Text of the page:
A review of critical periods for opportunistic infection in the new transplantation era.


Journal Article

BACKGROUND: The risk of opportunistic infection (OI) is considered to be maximum during the first six months after solid organ transplantation. The aim of this study was to know the incidence and risk factors for OI in the late period (>6 months) compared with the early period (<6 months) after solid organ transplantation. METHODS: We used the online database of the Spanish Network of Infection in Transplantation (RESITRA), which prospectively analyzed 2,702 solid organ transplantation recipients from August 2003 to February 2005. Univariate and multivariate analyses were performed to calculate the risk factors associated with the development of late OI. RESULTS: A total of 131 patients (6%) developed 176 infectious episodes in the late period. Although the incidence of infection and cytomegalovirus disease (0.4 per 1000 transplant days and 0.05 per 1000 transplant days, respectively) was lower than in the early period (3.5 per 1000 transplant days and 0.8 per 1000 transplant days; P<0.0001), the incidence of other OIs was similar in both periods (0.05 per 1000 transplant days versus 0.03 per 1000 transplant-days, P=0.5). Patients with the higher risk for developing late OI were those receiving early cytomegalovirus prophylaxis, patients who developed two or more episodes of acute rejection during the early period, patients with recurrent bacterial infection during the early period, patients with renal failure requiring dialysis, and patients with chronic graft malfunction. CONCLUSIONS: Our data suggest that in some high-risk patients, the critical period of risk for OI must be expanded beyond the first six months after transplant.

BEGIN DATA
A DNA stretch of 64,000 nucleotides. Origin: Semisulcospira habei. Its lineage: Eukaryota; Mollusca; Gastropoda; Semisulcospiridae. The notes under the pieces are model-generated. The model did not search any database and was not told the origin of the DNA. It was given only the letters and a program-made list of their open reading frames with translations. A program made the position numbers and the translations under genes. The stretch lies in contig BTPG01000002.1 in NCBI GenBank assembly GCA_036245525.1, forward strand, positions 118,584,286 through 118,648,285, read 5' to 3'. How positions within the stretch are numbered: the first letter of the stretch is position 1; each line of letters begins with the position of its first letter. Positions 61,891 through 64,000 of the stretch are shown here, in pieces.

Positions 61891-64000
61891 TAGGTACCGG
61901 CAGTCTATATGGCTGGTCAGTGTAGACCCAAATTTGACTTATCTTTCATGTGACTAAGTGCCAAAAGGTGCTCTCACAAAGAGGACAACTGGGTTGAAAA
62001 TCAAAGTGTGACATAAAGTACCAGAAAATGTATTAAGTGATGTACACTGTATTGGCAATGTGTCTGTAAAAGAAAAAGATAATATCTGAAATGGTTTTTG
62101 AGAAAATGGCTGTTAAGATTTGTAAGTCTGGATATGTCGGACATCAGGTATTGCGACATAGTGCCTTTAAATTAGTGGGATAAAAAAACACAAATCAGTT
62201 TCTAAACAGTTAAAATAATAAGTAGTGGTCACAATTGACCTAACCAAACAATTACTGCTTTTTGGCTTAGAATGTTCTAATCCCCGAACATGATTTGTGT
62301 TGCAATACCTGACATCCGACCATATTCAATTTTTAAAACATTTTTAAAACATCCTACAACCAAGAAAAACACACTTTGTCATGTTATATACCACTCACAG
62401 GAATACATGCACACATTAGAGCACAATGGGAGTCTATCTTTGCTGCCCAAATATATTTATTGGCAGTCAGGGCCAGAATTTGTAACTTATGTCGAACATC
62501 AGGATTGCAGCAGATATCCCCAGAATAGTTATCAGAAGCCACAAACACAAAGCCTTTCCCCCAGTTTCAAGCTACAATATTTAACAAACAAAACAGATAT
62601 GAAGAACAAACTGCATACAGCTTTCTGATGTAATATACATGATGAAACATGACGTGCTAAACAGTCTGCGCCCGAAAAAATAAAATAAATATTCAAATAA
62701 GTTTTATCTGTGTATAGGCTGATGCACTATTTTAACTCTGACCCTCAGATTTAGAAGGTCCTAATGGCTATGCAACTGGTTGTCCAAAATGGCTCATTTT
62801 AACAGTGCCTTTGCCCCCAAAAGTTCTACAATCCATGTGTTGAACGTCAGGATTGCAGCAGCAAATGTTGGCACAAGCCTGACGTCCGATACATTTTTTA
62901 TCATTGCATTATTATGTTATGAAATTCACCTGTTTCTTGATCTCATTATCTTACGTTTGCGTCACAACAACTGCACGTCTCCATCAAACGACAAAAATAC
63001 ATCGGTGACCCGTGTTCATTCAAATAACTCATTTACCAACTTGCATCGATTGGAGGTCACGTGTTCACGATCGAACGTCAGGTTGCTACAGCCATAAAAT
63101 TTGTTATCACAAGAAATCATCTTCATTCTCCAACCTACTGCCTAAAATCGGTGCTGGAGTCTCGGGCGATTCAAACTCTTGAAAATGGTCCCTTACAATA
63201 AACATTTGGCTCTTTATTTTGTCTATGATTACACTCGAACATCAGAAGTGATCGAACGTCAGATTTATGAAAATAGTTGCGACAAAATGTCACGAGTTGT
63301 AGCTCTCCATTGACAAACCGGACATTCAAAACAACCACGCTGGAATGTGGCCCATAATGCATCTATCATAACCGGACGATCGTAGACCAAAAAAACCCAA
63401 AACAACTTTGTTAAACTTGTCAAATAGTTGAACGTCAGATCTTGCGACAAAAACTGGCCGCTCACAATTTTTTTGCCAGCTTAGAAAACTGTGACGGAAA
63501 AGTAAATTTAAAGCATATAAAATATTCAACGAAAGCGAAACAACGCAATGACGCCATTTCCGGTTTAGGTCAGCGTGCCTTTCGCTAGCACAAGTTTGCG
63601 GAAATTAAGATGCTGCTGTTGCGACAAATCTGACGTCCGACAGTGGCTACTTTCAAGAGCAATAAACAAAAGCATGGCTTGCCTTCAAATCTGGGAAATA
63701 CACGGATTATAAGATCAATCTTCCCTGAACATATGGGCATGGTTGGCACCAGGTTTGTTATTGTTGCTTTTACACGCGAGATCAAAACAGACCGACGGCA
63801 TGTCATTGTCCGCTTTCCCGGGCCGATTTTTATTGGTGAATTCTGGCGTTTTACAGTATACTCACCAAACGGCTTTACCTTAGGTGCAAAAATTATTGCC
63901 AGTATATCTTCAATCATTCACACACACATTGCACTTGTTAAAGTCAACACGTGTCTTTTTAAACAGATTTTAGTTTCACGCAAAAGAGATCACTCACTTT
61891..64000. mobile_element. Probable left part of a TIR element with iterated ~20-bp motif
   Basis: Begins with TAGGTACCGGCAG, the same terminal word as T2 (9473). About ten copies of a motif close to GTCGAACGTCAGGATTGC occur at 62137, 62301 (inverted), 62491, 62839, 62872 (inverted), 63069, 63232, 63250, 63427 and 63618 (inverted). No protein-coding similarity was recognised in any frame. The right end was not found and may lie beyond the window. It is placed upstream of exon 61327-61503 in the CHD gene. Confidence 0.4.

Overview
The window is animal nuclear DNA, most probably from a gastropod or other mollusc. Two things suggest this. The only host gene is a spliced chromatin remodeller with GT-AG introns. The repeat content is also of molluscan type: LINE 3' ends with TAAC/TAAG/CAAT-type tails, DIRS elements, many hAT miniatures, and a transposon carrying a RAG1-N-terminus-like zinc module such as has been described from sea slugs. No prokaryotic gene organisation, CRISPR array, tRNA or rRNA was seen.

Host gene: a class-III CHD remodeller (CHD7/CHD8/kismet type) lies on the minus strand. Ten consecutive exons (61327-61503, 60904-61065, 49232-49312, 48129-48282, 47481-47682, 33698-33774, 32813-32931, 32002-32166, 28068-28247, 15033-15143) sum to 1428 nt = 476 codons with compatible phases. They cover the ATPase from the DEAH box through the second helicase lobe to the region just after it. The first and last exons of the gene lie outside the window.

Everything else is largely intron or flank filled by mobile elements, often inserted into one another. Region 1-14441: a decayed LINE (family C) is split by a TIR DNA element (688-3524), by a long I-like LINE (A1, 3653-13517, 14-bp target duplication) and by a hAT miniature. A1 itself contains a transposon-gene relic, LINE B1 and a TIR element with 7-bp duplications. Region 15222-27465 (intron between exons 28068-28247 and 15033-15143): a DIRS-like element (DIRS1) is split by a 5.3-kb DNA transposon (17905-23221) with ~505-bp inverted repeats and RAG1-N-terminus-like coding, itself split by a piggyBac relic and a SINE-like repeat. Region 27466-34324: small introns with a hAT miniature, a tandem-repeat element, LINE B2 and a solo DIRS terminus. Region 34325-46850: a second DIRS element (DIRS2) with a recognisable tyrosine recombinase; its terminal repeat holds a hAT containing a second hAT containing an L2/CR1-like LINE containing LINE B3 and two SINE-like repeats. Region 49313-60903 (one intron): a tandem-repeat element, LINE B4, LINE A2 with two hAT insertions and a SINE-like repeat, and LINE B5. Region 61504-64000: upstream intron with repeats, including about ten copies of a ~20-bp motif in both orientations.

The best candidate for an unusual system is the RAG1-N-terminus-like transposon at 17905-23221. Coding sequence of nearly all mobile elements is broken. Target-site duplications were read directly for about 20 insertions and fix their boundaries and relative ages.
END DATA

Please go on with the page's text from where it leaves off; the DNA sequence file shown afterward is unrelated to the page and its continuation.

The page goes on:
Full Text

Cited Authors

  • Garrido, RSJ; Aguado, JM; Díaz-Pedroche, C; Len, O; Montejo, M; Moreno, A; Gurguí, M; Torre-Cisneros, J; Pareja, F; Segovia, J; Garcia, M; Lumbreras, C

Published Date

  • December 2006

Published In

Volume / Issue

  • 82 / 11

Start / End Page

  • 1457 - 1462

PubMed ID

  • 17164717

Pubmed Central ID

  • 17164717

Electronic International Standard Serial Number (EISSN)

  • 1534-6080

International Standard Serial Number (ISSN)

  • 0041-1337

Digital Object Identifier (DOI)

  • 10.1097/01.tp.0000245676.43979.86


  • eng